• Stand by the barbell, feet shoulder-width apart. Hold the bar a little wider than the width of the legs. Bend your knees, lower your buttocks, back straight. During the exercise, the head is straight forward and the gaze is directed forward and slightly upward.
  • When standing up, take the weight first with the muscles of the legs and buttocks to include the muscles of the back in the next stage. Keep your weight close to your body and never look down.
  • Immediately after straightening the body, relax the shoulders down and tense the entire back and buttocks muscles. Do not lean back, do not pull your shoulders back.
  • Slowly and in a controlled manner return to the starting position.


  • Deadlifts can put a significant strain on the waist, especially with heavy weights and improper performance. Until you get used to the movement, it is recommended to do the exercise with light weights.

  • Perform the exercises slowly and precisely, without rocking the body. Keep your back straight at all times. Otherwise, you will easily get an injury to either the lower back or the spine, which is significantly strained and very vulnerable. If you cannot maintain the weight with your back straight, reduce it.
  • Look ahead all the time. If you bend or raise your head high, you have the same risk of spinal injuries, although not as great as shaking your body and squatting.
  • Do not involve your hands in pulling the weight. They just have to hold it. Stand at the expense of the buttocks and hip flexors.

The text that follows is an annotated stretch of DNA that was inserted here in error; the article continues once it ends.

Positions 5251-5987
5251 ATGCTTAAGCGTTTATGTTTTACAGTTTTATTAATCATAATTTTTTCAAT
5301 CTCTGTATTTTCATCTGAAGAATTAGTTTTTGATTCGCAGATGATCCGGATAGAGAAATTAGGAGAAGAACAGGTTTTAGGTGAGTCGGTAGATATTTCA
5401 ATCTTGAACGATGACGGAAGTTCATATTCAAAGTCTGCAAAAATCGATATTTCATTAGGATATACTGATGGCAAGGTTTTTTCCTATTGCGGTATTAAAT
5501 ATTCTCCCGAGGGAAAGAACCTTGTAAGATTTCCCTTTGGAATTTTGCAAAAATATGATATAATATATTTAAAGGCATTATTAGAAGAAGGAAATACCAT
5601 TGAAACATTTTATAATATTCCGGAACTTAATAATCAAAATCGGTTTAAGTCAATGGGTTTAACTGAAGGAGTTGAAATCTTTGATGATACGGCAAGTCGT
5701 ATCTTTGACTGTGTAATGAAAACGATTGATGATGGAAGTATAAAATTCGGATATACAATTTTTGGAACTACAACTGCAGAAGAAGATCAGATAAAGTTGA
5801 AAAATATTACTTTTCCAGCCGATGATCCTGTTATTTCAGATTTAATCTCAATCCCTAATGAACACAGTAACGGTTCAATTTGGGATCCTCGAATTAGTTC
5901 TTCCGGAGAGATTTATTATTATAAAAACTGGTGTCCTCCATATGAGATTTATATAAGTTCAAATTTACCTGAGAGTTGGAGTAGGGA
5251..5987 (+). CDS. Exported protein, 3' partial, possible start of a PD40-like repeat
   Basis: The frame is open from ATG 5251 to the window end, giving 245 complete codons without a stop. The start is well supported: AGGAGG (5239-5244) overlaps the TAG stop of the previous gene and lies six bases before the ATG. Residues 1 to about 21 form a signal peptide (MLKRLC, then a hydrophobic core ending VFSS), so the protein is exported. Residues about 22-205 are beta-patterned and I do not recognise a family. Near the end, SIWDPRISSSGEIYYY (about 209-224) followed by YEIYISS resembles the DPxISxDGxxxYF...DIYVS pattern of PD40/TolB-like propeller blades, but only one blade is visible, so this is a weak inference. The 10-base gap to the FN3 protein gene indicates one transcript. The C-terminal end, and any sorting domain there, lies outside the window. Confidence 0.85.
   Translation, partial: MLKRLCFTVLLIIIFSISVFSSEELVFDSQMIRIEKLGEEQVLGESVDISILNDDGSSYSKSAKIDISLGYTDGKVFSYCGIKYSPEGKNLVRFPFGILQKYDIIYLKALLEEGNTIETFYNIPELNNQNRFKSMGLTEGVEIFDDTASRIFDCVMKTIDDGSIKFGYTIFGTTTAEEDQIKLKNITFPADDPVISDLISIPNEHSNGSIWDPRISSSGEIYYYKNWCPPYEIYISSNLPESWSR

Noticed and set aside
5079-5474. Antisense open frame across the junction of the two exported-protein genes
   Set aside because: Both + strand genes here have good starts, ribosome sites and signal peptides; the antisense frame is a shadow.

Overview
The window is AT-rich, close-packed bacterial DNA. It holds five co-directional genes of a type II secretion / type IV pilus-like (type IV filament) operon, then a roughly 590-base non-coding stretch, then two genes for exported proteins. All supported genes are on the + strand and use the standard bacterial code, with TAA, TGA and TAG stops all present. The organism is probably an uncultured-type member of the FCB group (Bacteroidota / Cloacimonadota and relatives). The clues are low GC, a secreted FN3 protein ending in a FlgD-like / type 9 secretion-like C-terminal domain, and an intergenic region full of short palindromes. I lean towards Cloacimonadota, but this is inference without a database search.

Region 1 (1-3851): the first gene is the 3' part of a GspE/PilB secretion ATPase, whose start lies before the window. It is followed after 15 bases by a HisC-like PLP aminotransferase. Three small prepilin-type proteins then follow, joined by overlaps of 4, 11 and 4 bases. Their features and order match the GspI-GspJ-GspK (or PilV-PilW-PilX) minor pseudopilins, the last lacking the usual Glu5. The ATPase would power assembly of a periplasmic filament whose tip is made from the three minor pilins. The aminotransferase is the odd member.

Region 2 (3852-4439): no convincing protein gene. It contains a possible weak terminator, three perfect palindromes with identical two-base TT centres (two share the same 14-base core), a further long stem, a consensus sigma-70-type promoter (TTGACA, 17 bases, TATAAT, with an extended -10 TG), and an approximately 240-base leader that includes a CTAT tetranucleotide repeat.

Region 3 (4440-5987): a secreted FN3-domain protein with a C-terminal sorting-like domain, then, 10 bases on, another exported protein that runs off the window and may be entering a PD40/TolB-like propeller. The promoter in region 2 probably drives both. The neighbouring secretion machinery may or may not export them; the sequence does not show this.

• If you do traction by squeezing your legs, bend them to a position where your thighs and calves are at right angles. Do not bend your legs anymore, as you will turn the exercise into squats.

  • Do not stretch your legs completely in the upper position. This will put unnecessary strain on the knees and will relieve the load on the muscles. Stretch your legs almost completely, but not completely.
  • If you do traction with outstretched legs, do not bend too much, especially if you use heavy weights. Some bodybuilders even prefer to do push-ups on a bench so that they can bend more. But the more you bend, the more the cross is loaded. Relax to an almost horizontal slope – down becomes dangerous.
  • Always warm up well, especially before heavy batches. The load on both the muscles and the joints is very high, so both are easily injured.

Traction is an excellent exercise that develops the strength and mass of the buttocks, waist and hip flexors. These are its main functions. It can be useful for bodybuilders at any level of development. But since it is a dangerous exercise, it is best not to include it in your workout if you are a beginner.

You can “try” it only from time to time, with small weights. Release it only after you have done about 3 months of experience in the gym. Do not do this if you are recovering from an injury or are predisposed to it. Where you include it in your workout depends on your personal choice. Thrust is usually included as a last exercise either in the back workout (because it puts a strain on the waist) or in the leg workout (because it also puts a strain on the hip flexors).